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Examining The Youth Vote In Joe Biden's Broad Coalition Of Voters


Joe Biden proved this week that he has support from a broad coalition. He had a string of commanding victories Tuesday. He won black voters, suburban voters, white voters and older voters - nearly every demographic but young people. He does, though, have some young supporters, and NPR's Asma Khalid has been talking with them.

ASMA KHALID, BYLINE: When you ask these young voters why they are backing Joe Biden when so many of their friends are opting for Bernie Sanders, one of the most consistent explanations is electability. I met Hannah Dobie (ph) at a Biden rally in Virginia.

HANNAH DOBIE: I am really focused on who can beat Trump. So in that sense, I am interested in voting for Biden.

KHALID: But then, the 26-year-old glanced around and pointed out a glaring fact.

DOBIE: Even though we're the youngest people here by far, which is - that was a little disappointing to me.

KHALID: A number of young Biden voters told me their first choice was another candidate, like Elizabeth Warren or Bernie Sanders, but ultimately, they went for Biden.

METHU PAL: I do like Bernie's ideas, but I think a lot of them are unrealistic. So if he was put against Trump, I don't think he would win.

KHALID: Methu Pal (ph) voted for Biden on Super Tuesday, though if she were purely voting with her heart, the 18-year-old UCLA student says she would have chosen Sanders. Exit polls indicate Sanders won 18-to-29-year-olds in every state but Mississippi. Biden did better there, in part because many young Democrats in the South are black, and Biden has stronger support with black voters, like Justin Oyamdebelo (ph), a pharmacy student in Houston.

JUSTIN OYAMDEBELO: Well, he was Obama's vice president, and that's got to account for something. You know, to stand by the first black president, that was pretty big. He stood by Obama all those years.

KHALID: Oyamdebelo is 33, an older millennial, and many of them fondly remember the Obama presidency. There is also a subset of young voters I've come across who are intrigued by Biden because of who he is, his policies, his experience and his appeal to decency, people like Caleb Keaveney (ph), a college student in North Carolina. We spoke as a marching band amped up the crowd before Biden took the stage.

CALEB KEAVENEY: I think he can bring people together in a way that right now we're kind of in a polarized, divided society. And I think Joe Biden is concerned with that.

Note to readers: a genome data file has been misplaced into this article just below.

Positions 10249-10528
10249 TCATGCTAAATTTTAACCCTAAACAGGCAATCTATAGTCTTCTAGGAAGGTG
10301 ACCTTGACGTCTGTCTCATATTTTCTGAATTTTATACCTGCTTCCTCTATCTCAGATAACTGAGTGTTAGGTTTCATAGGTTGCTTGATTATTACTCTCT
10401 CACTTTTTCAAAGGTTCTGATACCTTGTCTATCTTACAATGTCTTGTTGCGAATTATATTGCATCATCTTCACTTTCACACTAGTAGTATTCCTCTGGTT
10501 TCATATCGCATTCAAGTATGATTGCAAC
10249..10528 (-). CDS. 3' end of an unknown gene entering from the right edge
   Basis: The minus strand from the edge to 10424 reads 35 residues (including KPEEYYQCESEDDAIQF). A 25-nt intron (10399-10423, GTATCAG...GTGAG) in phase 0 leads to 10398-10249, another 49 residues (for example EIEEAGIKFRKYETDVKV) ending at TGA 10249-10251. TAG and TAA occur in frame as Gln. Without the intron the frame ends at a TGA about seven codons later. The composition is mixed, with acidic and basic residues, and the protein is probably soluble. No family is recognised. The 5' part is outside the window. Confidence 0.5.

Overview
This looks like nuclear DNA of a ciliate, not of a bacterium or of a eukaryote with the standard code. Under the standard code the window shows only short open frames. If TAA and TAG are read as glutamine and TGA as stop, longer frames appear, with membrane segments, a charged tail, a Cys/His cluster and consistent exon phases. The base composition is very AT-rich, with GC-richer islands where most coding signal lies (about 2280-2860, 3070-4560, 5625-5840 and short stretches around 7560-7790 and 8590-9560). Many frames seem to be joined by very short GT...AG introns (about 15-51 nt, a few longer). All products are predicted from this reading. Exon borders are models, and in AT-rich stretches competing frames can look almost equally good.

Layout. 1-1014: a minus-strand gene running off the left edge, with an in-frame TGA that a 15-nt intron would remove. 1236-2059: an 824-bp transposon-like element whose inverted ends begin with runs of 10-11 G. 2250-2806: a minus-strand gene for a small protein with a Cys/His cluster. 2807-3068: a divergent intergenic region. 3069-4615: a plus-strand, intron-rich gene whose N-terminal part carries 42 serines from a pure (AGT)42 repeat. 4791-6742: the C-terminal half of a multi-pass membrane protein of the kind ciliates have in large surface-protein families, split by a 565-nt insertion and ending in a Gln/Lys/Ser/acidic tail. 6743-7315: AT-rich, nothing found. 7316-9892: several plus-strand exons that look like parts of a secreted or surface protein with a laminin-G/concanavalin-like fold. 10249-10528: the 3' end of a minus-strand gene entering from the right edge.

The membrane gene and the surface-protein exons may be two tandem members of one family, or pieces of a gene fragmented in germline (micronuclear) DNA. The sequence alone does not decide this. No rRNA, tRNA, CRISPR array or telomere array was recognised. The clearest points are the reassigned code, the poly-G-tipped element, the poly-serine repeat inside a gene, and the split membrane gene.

KHALID: Some young Biden backers are liberal; some grew up in Republican homes; one referred to people crossing the border as illegals. But nonetheless, they are disgusted by Trump, and they like what Biden represents. I met Colin Keoghan (ph) as he waited in line at a Biden rally in South Carolina, and I asked him if he was considering Sanders like many others in his generation.

COLIN KEOGHAN: No, he's too radical for me. And I also think he's too radical for the country. I feel like a Bernie Sanders ticket is a guaranteed reelection for Donald Trump.

KHALID: What do you like about Joe Biden?

KEOGHAN: I heard about his gun policy, how he thinks manufacturers should be sued for the carnage that their products cause, and I feel that's something that should happen.

KHALID: The former vice president talks about gun reform a lot, and the Biden campaign says they know young voters care deeply about that issue. So they see this as a way for them to make inroads with young voters. Still, the campaign acknowledges it has work to do. So far, Sanders has won the vast majority of young people. And earlier this week, he delivered an implicit warning to Biden.


BERNIE SANDERS: You cannot simply be satisfied by winning the votes of people who are older.

KHALID: But Biden can keep losing young voters and still become the nominee. The issue is not the primaries; it's the general election. In 2016, some young voters who preferred Sanders in that primary chose to stay home in November rather than vote for any other candidate.

Asma Khalid, NPR News. Transcript provided by NPR, Copyright NPR.

Asma Khalid is a White House correspondent for NPR. She also co-hosts The NPR Politics Podcast.